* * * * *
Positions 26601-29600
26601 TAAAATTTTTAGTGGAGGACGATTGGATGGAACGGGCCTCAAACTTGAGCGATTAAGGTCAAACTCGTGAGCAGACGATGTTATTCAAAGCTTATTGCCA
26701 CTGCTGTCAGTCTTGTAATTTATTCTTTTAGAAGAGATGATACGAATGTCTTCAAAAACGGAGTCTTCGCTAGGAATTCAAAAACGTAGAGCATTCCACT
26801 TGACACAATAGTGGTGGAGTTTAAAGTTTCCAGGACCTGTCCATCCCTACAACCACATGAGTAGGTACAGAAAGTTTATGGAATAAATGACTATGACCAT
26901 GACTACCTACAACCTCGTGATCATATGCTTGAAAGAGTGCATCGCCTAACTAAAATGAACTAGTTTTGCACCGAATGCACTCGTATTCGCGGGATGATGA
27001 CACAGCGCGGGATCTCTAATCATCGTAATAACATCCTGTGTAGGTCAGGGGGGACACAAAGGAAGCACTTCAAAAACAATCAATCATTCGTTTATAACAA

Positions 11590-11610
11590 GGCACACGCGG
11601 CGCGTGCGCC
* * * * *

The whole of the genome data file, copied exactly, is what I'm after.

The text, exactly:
Positions 26601-29600
26601 TAAAATTTTTAGTGGAGGACGATTGGATGGAACGGGCCTCAAACTTGAGCGATTAAGGTCAAACTCGTGAGCAGACGATGTTATTCAAAGCTTATTGCCA
26701 CTGCTGTCAGTCTTGTAATTTATTCTTTTAGAAGAGATGATACGAATGTCTTCAAAAACGGAGTCTTCGCTAGGAATTCAAAAACGTAGAGCATTCCACT
26801 TGACACAATAGTGGTGGAGTTTAAAGTTTCCAGGACCTGTCCATCCCTACAACCACATGAGTAGGTACAGAAAGTTTATGGAATAAATGACTATGACCAT
26901 GACTACCTACAACCTCGTGATCATATGCTTGAAAGAGTGCATCGCCTAACTAAAATGAACTAGTTTTGCACCGAATGCACTCGTATTCGCGGGATGATGA
27001 CACAGCGCGGGATCTCTAATCATCGTAATAACATCCTGTGTAGGTCAGGGGGGACACAAAGGAAGCACTTCAAAAACAATCAATCATTCGTTTATAACAA

Positions 11590-11610
11590 GGCACACGCGG
11601 CGCGTGCGCC